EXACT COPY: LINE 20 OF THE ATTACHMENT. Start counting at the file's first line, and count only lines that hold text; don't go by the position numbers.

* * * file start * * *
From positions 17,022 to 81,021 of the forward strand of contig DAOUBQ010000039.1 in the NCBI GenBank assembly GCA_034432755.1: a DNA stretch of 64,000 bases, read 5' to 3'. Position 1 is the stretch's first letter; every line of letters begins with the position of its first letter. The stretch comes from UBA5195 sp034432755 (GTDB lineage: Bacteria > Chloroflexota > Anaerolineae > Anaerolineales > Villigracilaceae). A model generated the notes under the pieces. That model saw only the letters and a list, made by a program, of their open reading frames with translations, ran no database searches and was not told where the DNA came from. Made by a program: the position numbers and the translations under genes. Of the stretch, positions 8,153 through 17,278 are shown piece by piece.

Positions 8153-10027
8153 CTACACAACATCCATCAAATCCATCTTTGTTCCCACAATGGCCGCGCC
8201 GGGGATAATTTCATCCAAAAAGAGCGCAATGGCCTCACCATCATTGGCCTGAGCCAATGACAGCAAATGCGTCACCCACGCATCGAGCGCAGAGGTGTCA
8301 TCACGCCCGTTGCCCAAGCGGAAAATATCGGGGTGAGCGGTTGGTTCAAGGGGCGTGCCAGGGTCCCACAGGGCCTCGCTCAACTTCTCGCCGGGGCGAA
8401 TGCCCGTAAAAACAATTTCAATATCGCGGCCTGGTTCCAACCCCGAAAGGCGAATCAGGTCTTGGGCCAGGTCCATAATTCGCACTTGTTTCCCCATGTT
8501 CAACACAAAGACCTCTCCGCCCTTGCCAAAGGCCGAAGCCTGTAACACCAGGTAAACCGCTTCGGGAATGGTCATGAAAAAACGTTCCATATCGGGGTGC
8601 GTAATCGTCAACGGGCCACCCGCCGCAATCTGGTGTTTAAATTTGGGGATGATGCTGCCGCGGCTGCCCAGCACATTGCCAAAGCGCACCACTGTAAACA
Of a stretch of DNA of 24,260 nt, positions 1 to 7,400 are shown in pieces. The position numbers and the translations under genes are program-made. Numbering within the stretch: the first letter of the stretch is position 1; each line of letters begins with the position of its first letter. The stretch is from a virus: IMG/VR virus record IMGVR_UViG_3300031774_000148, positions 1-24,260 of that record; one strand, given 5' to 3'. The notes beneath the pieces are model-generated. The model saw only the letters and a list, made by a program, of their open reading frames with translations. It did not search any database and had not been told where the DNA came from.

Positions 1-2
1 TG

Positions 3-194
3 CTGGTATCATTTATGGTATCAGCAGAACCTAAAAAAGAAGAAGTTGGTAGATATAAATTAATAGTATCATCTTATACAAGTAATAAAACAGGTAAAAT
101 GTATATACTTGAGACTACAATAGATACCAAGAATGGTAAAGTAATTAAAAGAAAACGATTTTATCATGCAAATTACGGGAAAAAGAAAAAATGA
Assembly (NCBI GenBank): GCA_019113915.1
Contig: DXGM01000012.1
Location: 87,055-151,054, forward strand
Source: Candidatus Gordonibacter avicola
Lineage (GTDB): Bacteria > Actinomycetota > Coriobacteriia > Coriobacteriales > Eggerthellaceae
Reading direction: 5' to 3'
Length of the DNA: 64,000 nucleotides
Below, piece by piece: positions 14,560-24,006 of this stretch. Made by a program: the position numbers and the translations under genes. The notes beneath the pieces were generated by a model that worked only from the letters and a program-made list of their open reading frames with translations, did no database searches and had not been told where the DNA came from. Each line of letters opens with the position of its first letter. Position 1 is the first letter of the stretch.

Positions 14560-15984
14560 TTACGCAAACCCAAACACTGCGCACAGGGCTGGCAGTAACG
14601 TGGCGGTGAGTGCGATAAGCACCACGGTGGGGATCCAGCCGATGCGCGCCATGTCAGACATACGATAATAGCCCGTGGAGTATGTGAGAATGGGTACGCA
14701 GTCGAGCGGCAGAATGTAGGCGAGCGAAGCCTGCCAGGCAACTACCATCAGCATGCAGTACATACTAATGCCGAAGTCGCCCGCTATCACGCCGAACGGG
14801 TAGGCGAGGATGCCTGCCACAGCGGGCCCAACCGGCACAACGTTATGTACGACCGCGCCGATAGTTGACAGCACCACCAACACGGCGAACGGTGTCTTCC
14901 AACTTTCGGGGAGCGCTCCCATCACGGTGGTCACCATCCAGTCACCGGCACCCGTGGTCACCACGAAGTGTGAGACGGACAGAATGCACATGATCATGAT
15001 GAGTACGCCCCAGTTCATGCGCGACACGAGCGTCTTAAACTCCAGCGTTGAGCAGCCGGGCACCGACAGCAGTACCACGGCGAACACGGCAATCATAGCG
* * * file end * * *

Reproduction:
Reading direction: 5' to 3'